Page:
Investigation: SEC Failed in Bear Stearns Probe
A government report concludes that staff at the Securities and Exchange Commission improperly let failed investment bank Bear Stearnsslide in an investigation of debt securities sold by the investment bank, and may have thwarted federal prosecutors' efforts to expose widespread problems there.
Bear Stearns was the first major investment bank to fall victim to the credit crunch earlier this year—in part due to writedowns in the values of its debt securities.
In the report, obtained by CNBC, SEC Inspector General David Kotz says the agency inexplicably dropped the case in 2007, even after Bear Stearns had offered to pay a monetary settlement.
The report says the director of the SEC's Miami office, David Nelson, had an "ongoing personal relationship" with the Bear Stearns attorney in the case. In dropping the case, Nelson allegedly told his friend, "Christmas is coming early this year," adding Bear Stearns "can keep their money."
The report does not draw a direct connection between the two individuals' 20-year relationship and the decision to drop the case, but the Inspector General writes, "even the appearance of a conflict is disturbing and could potentially damage the reputation of the Commission."
But perhaps more crucial, the report suggests that dropping the case may have caused authorities to miss bigger problems that led to the bank's demise. The U.S. Attorney's office in Manhattan was investigating similar charges against Bear Stearns and had asked to be kept apprised of the SEC investigation, the report says. By abruptly dropping the case, Kotz writes, "A significant opportunity to…uncover evidence of a systematic problem at Bear Stearns was also lost through neglect."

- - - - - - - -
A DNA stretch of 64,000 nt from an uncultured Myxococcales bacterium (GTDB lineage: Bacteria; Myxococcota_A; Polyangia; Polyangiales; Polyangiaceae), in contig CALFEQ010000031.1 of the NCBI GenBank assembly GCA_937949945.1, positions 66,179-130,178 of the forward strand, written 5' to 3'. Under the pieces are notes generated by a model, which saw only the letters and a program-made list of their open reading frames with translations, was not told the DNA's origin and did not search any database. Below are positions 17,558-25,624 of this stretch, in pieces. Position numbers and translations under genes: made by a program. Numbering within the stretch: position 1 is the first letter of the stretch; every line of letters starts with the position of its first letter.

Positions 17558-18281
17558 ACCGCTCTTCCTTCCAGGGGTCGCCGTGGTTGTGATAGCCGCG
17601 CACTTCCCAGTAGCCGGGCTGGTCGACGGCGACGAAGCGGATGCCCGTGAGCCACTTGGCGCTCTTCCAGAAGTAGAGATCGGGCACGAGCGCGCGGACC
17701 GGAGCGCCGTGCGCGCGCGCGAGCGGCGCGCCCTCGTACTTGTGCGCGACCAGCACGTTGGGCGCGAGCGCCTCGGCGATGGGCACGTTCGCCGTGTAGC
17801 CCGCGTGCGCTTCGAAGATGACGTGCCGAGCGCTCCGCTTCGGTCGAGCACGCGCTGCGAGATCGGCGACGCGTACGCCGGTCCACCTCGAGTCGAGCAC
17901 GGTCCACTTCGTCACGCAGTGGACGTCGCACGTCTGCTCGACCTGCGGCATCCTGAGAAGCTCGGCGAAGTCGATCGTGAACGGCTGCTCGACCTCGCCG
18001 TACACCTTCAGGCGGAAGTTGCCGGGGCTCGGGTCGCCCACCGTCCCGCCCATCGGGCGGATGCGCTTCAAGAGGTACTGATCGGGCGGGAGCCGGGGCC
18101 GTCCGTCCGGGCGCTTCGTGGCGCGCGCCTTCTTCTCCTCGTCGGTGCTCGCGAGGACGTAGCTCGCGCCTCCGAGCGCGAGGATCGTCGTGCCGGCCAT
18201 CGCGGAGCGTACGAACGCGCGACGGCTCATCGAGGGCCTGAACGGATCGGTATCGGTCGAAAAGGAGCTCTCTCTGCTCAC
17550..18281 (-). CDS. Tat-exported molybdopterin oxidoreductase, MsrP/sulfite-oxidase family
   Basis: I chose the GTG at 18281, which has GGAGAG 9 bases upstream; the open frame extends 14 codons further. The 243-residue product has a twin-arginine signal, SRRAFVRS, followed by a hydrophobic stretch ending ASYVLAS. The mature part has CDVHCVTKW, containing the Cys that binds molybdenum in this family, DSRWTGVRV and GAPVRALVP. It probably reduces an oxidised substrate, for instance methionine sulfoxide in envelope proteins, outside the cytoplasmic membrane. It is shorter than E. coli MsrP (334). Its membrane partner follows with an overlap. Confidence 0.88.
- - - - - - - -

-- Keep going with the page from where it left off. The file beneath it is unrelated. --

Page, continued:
The SEC's case involved collateralized debt obligations sold by Bear Stearns' Latin American group beginning in early 1999. The SEC was investigating whether Bear Stearns and the company that purchased the securities, W. Holdings, misrepresented their value.
In 2005, the SEC issued a Wells notice to Bear Stearns—the standard notification that it planned to file charges. Early last year, according to the report, the two sides agreed to a tentative settlement for $500,000. Then, according to the report, Nelson suddenly decided to drop the case. Other staffers were "stunned" by the decision, according to the report.
The report finds "a failure on the part of (Miami Regional Office) management to administer its statutory obligations," and calls for disciplinary action against Nelson.
In a written response to Commissioners, the SEC's Enforcement Division defends its handling of the case and calls the Inspector General's report "misleading." The response claims the report "relies on speculation and innuendo to support its harsh conclusions."
In a statement, the SEC points out that the initial investigation did not involve mortgage-backed or subprime securities. The Commission does not address the recommendation to punish Nelson, saying it does not comment on personnel matters.
Iowa Sen. Chuck Grassley, the ranking Republican on the Senate Finance Committee, had requested the Inspector General's investigation in April. In a statement, Grassley says the report "certainly demonstrates the culture of deference at the SEC in dealing with the big players on Wall Street."
Bear Stearns was one of the early casualties of the credit crisis. In March, after suffering a precipitous drop in its share price, the firm was taken over by JPMorgan Chase in a deal orchestrated by the Treasury Department and Federal Reserve.